Panic attacks, anxiety, and the limbic system: The paradox of protection

by | Jul 28, 2009

Are you enduring panic attacks and anxiety? Could be your limbic system is having its way with you. “I’ll bite, what’s the limbic system?” That’s exactly where we’re going, so let’s get after it…

…it’s commonly accepted that what we perceive as fear is produced by a very sophisticated two-way input system.

Decades ago, as I gained insight into my mood and anxiety disorders, learning all I could about the anatomy and physiology of it all was comforting.

Still is.

Maybe you feel the same? We have a lot to cover, so let’s get rolling…

What is the limbic system?

anxiety and the limbic system

Limbic System

The name limbic system was coined by 19th century French anatomist, Dr. Paul Broca. Limbic is derived from the Latin: limbis “border,” “edge,” “fringe” of an object.

The limbic system is all about the memory and motivation components of emotion. It influences memory formation by merging present emotional states with stored memories of previous experiences.

Though it’s comprised of numerous deep brain structures, we’re going to stick with its stars: the amygdala, hippocampus, and hypothalamus.

The action

As it swings into action, the limbic system takes the helm of the endocrine system (hormone secreting ductless glands), as well as the autonomic nervous system (ANS) – composed of two parts, the sympathetic nervous system and the parasympathetic nervous system.

The limbic system also communicates with the prefrontal cortex, the executive function – decision-making – portion of the brain.

Now to the headliners, all of which you can see in the image above…

The amygdala

The amygdala, one in each brain hemisphere, is an almond-shaped structure approximately one-inch long. It’s located just a few inches in from the ear, in a direction toward the forehead. The name amygdala is from the Greek: “almond-like.”

The primary functions of the amygdala are memory processing, decision-making, and generating emotional responses – including fear, anxiety, and aggression.

The action

The amygdala moves into vigorous action in response to threatening sensory input, real or perceived. Indeed, as the amygdala is electronically stimulated in the lab, there’s an aggressive response.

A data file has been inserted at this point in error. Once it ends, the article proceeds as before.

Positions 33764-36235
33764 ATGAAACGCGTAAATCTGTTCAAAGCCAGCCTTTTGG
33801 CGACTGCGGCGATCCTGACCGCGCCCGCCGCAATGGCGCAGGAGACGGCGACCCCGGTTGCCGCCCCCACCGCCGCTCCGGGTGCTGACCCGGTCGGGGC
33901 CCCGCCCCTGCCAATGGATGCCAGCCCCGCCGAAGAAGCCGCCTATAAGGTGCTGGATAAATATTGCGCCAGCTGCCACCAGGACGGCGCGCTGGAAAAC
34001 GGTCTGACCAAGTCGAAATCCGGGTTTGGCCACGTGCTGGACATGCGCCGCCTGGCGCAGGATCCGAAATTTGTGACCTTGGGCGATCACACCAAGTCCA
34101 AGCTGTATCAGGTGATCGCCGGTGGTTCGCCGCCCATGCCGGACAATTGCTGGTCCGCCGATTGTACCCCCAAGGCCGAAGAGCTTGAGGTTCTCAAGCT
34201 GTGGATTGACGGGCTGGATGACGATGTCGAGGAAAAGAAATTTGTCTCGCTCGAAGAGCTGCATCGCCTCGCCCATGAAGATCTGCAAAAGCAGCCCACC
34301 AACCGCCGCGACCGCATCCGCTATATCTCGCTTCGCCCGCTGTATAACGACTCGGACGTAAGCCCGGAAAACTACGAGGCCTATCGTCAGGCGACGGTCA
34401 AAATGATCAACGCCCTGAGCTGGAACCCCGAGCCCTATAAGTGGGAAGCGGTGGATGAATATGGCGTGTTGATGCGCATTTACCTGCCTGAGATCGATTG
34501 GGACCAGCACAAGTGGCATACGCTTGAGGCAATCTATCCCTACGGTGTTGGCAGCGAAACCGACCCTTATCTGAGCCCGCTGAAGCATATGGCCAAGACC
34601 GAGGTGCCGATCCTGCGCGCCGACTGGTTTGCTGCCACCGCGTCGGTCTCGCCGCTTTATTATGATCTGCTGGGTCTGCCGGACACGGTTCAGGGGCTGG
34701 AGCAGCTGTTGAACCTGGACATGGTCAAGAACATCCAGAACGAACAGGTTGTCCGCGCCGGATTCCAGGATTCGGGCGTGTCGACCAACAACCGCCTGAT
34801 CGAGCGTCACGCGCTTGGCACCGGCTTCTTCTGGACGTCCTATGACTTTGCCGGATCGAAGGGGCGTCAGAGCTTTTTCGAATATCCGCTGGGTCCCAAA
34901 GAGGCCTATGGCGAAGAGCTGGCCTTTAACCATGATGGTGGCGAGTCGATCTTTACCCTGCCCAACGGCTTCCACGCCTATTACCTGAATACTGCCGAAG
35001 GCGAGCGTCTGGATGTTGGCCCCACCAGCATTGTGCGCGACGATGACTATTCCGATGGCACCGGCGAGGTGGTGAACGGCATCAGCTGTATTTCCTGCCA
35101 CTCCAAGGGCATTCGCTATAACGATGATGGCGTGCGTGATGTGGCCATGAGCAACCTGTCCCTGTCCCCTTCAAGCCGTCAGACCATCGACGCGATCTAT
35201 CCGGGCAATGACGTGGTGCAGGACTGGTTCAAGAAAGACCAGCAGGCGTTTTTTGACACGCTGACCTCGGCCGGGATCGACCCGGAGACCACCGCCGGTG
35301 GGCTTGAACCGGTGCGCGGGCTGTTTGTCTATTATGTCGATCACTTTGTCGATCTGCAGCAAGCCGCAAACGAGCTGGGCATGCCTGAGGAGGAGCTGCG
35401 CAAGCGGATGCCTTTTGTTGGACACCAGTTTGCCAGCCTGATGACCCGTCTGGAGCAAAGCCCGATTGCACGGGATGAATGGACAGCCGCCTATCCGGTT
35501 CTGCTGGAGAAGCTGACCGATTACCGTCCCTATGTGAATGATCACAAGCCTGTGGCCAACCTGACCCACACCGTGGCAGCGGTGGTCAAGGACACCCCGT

Taking it to the extreme, if the amygdala is removed, rage response falls by the wayside. And fear response goes with it.

And how ‘bout this? The amygdala has the most structural variance between genders of any brain component.

The hippocampus

The hippocampus is a crescent-shaped structure that in cross section resembles a seahorse. It curves in an upward direction toward the back of the brain from the amygdala. We have two of them as well.

The word hippocampus comes from the Greek hippos: “horse” and kampi: “curve.”

The action

The hippocampus has the task of forming event-induced memories, converting them to long-term memories.

Don’t ever downplay the role of the hippocampus as it applies to memory and emotional reaction. Remembering threatening events, people, etc. gives us a huge leg up on responding to future threats. In fact, that’s memory’s bottom-line purpose.

The hypothalamus

The hypothalamus, almost the size of an almond, is located above the amygdala and hippocampus, and below and in front of the thalamus.

The word hypothalamus comes from the Greek hypo: “under” and thalamus: “chamber.” Of course, being located under the thalamus had some influence.

The action

The hypothalamus maintains the body’s internal balance – homeostasis. It makes sense, then, that it controls functions such as body temperature, hunger, thirst, fatigue, sleep, and circadian rhythm. It also plays an important role in how we express defensive behaviors.

The most powerful observation regarding the hypothalamus’ role in the limbic system is it’s the link between the endocrine and nervous systems. Without it, we’d be in deep weeds.

The limbic system goes to work

Though our fear circuitry isn’t fully understood, it’s commonly accepted that what we perceive as fear is produced by a very sophisticated two-way input system.

Here’s how it works…

Sensory input passes through a gateway in the brain, a messenger hub if you will, called the thalamus. Its main function is to transmit its received sensory data to the thought and logic centers of the cerebral cortex, more specifically the prefrontal cortex.

However, it has other communication partners.